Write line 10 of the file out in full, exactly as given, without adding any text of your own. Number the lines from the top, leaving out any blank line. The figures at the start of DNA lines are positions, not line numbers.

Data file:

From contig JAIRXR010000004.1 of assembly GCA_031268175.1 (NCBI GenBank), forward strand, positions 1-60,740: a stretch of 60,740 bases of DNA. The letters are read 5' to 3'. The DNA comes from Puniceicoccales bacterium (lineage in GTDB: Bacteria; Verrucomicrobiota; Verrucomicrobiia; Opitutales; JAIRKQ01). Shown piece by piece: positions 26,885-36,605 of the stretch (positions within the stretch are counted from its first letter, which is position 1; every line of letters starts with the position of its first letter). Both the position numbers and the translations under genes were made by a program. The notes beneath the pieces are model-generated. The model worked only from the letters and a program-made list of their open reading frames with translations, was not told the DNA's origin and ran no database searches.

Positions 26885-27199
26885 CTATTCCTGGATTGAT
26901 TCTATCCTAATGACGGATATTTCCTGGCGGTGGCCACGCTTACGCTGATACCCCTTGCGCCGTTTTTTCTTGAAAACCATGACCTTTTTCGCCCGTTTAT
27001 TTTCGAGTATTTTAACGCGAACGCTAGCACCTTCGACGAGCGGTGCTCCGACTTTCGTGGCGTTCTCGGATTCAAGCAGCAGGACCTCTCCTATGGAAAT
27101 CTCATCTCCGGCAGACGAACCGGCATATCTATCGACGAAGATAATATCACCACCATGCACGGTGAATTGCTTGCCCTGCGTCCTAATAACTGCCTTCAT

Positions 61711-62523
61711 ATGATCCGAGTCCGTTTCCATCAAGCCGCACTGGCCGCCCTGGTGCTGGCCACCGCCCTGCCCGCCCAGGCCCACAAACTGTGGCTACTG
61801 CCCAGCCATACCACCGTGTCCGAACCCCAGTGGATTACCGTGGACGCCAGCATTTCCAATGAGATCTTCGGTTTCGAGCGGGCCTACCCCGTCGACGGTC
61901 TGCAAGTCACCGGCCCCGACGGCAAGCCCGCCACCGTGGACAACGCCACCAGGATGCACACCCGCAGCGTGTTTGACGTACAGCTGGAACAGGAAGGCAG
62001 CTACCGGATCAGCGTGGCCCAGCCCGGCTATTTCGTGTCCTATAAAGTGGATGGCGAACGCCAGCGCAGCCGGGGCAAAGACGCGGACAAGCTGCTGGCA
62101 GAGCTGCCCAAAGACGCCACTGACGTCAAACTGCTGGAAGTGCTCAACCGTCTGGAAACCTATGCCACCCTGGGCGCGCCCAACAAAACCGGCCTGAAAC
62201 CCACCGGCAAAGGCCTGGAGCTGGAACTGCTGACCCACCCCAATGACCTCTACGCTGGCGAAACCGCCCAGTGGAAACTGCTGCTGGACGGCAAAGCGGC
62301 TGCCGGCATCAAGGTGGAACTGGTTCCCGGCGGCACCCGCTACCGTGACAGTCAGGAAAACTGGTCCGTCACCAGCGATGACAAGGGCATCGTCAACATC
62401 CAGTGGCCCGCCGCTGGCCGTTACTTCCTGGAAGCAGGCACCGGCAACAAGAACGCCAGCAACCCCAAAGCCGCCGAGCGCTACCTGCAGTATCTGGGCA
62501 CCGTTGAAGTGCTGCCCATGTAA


61901 TGCAAGTCACCGGCCCCGACGGCAAGCCCGCCACCGTGGACAACGCCACCAGGATGCACACCCGCAGCGTGTTTGACGTACAGCTGGAACAGGAAGGCAG